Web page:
Japan’s Universal Entertainment Corporation posted a net loss of $125.4 million for the first three-quarters of the financial year, somewhat short of the $141 million profit it predicted in May 2017.
The company cited expenses related to the completion of Okada Manila, its integrated casino resort in the Philippines’ Entertainment City, the total construction costs could run into $4 billion by the time of its completion.
The Okada Manila posted an operating loss of $85 million for the period, which was largely down to construction delays, it said.
Universal Entertainment expects to complete the resort within the next few months and launch full-scale VIP operations shortly after, a factor that will generate more revenues and reduce costs significantly.
The venture will “grow to become the second core business alongside the pachislot and pachinko business in 2018, resulting in a substantial change in the composition of consolidated sales,” it said.
“Okada Manila is located in the Entertainment City special economic zone of the Philippines, which is positioned as a hub for the entire Asian region,” the company added. “This casino and resort, which is one of the largest in the world, benefits from a favorable business environment that includes reduced casino and other taxes.”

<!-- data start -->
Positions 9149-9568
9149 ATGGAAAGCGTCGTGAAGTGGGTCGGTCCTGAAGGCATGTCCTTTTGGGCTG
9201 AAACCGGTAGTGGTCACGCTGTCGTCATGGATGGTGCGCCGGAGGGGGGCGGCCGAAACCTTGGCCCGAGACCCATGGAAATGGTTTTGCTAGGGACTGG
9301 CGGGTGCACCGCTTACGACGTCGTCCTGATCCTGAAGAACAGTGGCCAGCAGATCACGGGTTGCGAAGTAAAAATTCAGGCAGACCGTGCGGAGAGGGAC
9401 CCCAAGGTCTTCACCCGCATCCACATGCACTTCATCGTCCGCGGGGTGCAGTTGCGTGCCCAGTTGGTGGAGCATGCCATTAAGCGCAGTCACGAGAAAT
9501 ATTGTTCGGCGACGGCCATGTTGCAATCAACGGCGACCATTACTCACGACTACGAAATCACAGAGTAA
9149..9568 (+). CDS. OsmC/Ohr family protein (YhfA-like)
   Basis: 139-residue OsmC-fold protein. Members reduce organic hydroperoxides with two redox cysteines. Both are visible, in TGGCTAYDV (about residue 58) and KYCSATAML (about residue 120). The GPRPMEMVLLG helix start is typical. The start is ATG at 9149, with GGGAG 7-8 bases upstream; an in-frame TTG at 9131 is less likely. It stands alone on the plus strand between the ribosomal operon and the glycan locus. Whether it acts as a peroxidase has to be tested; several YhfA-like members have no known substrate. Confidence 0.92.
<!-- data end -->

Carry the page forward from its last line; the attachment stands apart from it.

As well as a declining domestic pachinko market, Universal highlighted its ongoing court battle with Steve Wynn and Wynn Resorts as other factors for the financial dip.
The two companies have been engaged in litigation since 2010, when Universal’s founder and then-chairman, Kazuo Okada, was kicked off the board of Wynn Resorts and forced to sell his 20 percent stake in the US casino giant.
Wynn claims that Okada was booted for bribing Philippine officials to get government backing for the Okada Manila. Okada denies bribery and claims that Wynn had decided to get rid of him long before and merely used his Philippines project as a pretext.
Okada believes Wynn was threatened by him because the Japanese businessman had become the majority shareholder of Wynn Resorts when Steve and Elaine Wynn split their shares equally as part of a 2010 divorce settlement.
Okada also points to a $135 million donation Wynn made to a university in Macau in 2011, which he has described as “suspicious.”
Universal is seeking to reclaim 24.55 million shares worth almost $2.8 billion. The case is finally due to go to trial in April.
It’s been a turbulent year for Universal and particularly for its founder Okada, who was ousted from the boards of both Universal and its parent company, Okada Holdings, last summer.
Universal is suing Okada over three instances of fraud, related to the alleged misappropriation of some $100 million of company funds. It has accused him of being “unfit” to represent a public company.
Okada has claimed the money was a legal directors’ loan and that he was the victim of a boardroom coup instigated by his family and Universal executives.